John Carpenter’s 1988 anti-consumerist cult classic, “They Live,” will be shown at Epsilon Spires on Nov. 24.
John Carpenter’s 1988 anti-consumerist cult classic, “They Live,” will be shown at Epsilon Spires on Nov. 24.

‘The problem is unrestrained capitalism’

Epsilon Spires presents ‘They Live,’ John Carpenter’s 1988 anti-consumerist cult-classic film — on Black Friday

BRATTLEBORO — Which holiday is scarier: Halloween or Black Friday?

If you answered the latter, you may find comfort and fellowship on Friday, Nov. 24, when arts organization Epsilon Spires screens John Carpenter's anti-consumerist cri de coeur, They Live.

Described as a science fiction action horror film, They Live stars Roddy Piper (known to WrestleMania fans as "Rowdy" Roddy Piper), Keith David, and Meg Foster. In addition to directing the film, Carpenter (under the pseudonym "Frank Armitage") also wrote the screenplay, based on the 1963 short story by Ray Nelson, Eight O'Clock in the Morning.

The film follows Piper's character, John Nada, as he arrives, alone and homeless, in the industrial badlands of Los Angeles. Although the skilled laborer was left bereft of an income and stability by the bosses who laid him off after 10 years on the job, Nada still subscribes, in the beginning of the film, to the patriotic bootstrap myth of "hard work equals a good life."

But, after Nada has a series of eye-opening experiences - such as meeting other hard-working people who are forced to live in a homeless encampment, then seeing that encampment and a nearby church destroyed in an unprovoked police raid - he begins to question his beliefs.

Other events challenge his worldview, such as the discovery of a special pair of sunglasses that render the landscape in monotone.

Meanwhile, elsewhere in Los Angeles and beyond, a plague of inhumane consumerism seems to be overtaking society. Magazines, billboards, politicians, and television all encourage the viewer to buy into the worship of money and selfishness.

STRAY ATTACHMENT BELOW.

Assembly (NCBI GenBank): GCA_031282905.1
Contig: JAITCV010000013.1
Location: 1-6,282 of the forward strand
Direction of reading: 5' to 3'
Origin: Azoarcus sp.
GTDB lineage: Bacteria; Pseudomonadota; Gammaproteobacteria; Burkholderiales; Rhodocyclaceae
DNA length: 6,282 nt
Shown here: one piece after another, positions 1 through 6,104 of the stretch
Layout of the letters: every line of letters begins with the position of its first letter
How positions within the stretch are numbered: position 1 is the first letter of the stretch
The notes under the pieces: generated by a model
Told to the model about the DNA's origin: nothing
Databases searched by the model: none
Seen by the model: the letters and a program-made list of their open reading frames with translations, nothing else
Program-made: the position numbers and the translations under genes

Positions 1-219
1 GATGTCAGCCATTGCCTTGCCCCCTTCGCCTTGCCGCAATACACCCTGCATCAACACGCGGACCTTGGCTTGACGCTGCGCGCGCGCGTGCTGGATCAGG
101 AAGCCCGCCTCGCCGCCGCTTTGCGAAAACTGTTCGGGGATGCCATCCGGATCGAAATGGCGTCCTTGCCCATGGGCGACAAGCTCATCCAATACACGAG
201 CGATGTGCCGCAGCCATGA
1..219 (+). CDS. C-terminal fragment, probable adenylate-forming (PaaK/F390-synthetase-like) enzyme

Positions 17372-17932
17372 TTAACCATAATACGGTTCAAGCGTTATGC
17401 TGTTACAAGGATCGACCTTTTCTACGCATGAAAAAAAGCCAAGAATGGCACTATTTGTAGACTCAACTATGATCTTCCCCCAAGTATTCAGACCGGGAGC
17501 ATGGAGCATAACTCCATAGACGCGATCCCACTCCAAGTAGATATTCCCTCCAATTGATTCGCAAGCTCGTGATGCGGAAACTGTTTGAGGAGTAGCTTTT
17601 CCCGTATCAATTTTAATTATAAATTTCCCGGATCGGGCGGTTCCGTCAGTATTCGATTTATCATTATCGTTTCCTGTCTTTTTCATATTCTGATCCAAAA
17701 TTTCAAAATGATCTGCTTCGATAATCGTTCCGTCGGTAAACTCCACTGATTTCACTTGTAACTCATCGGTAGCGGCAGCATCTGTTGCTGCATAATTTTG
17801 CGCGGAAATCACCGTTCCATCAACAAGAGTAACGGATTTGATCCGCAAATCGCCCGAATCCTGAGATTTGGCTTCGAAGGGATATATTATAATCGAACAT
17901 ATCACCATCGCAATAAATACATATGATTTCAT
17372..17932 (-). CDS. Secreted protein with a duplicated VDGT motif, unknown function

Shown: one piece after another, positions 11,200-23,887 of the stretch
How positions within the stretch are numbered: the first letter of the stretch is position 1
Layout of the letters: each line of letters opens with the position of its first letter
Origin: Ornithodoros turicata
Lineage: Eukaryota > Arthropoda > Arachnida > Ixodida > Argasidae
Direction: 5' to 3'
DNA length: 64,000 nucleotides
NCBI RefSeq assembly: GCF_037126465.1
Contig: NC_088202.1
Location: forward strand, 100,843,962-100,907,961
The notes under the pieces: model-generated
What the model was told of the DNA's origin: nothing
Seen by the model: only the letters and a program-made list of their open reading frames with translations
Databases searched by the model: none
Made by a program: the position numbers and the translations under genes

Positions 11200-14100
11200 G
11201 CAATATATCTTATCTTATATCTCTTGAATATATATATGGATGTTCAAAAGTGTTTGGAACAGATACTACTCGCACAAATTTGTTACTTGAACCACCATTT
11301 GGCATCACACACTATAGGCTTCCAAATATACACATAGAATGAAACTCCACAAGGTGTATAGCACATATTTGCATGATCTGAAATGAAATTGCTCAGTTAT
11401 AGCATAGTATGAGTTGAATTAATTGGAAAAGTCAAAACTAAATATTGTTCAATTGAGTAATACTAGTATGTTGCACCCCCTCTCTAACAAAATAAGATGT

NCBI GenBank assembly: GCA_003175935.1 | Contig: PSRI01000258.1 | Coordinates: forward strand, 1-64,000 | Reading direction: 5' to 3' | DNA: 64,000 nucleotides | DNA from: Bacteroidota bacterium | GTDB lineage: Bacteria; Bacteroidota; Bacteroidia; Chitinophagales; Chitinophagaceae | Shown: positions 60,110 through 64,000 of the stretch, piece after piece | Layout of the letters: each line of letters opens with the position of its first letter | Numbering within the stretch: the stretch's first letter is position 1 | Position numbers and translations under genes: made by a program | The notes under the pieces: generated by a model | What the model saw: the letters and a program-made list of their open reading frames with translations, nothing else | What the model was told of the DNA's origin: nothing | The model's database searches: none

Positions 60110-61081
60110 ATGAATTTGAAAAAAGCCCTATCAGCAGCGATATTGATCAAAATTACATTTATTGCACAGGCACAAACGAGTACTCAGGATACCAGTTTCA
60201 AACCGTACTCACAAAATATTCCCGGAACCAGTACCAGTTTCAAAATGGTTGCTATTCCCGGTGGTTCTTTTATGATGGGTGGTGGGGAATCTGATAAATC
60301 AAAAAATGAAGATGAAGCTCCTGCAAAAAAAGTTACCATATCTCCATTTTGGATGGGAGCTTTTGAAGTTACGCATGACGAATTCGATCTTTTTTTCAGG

Nada begins to wonder: Might there be a connection between this new ethos, the brutality of the police against already-struggling people, and those sunglasses?

While in the business district of Los Angeles, he puts on the sunglasses, and the secret is revealed. The film then moves into its "science fiction horror" phase of social commentary.

The widespread worship of money and selfishness is a plot enacted by ghoulish aliens disguised as yuppies, who have come to Earth to further global warming and kill off humanity so they can extract all of the planet's natural resources.

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As Carpenter has detailed numerous times since the film's release, They Live was his expression of rage against Reaganism.

He told Starlog magazine, in a 1988 interview, "The picture's premise is that the 'Reagan Revolution' is run by aliens from another galaxy. Free enterprisers from outer space have taken over the world, and are exploiting Earth as if it's a third world planet. As soon as they exhaust all our resources, they'll move on to another world [...]. I began watching TV again. I quickly realized that everything we see is designed to sell us something. [...] It's all about wanting us to buy something. The only thing they want to do is take our money."

Carpenter's prescience doesn't stop with just consumerism, and the film's message didn't stop with the Reagan-Bush years.

The aliens' diabolical plot to exploit and destroy the planet and humans, then blithely move elsewhere in the Solar System, may sound familiar to modern-day readers who track the shenanigans of robber barons like Jeff Bezos and Elon Musk. Instead of using their vast wealth and power to improve this planet and the people in it, they destroy lives and communities, then build rockets to go to Mars.

As Carpenter told Esquire in 2016, just before Donald Trump was elected, "I made They Live back in 1988, and nothing has changed! Everything has stayed the same. Reaganomics has continued to flourish [...]. The problem is unrestrained capitalism. It's worshipped and adored by everybody here. Well, not everybody, but a lot of people."

On Black Friday, the biggest consumerist day of the year, instead of getting hypothermia from camping out waiting for Walmart to open, or cramping your hands from scrolling through Amazon, gather with friends and strangers in the sanctuary of a repurposed historic church and watch an ingeniously simple and subversive satire of our modern worship of mammon.

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Doors open at 7:30 p.m.; the film begins at 8 p.m. Admission is $15 and includes popcorn and light refreshments. For more information, and to purchase tickets, visit

Wendy M. Levy is a former reporter and columnist for this newspaper. The Commons' Deeper Dive column gives artists, arts organizations, and other nonprofits elbow room to write in first person and/or be unabashedly opinionated, passionate, and analytical about their own creative work and events.

This The Arts column by Wendy M. Levy was written for The Commons.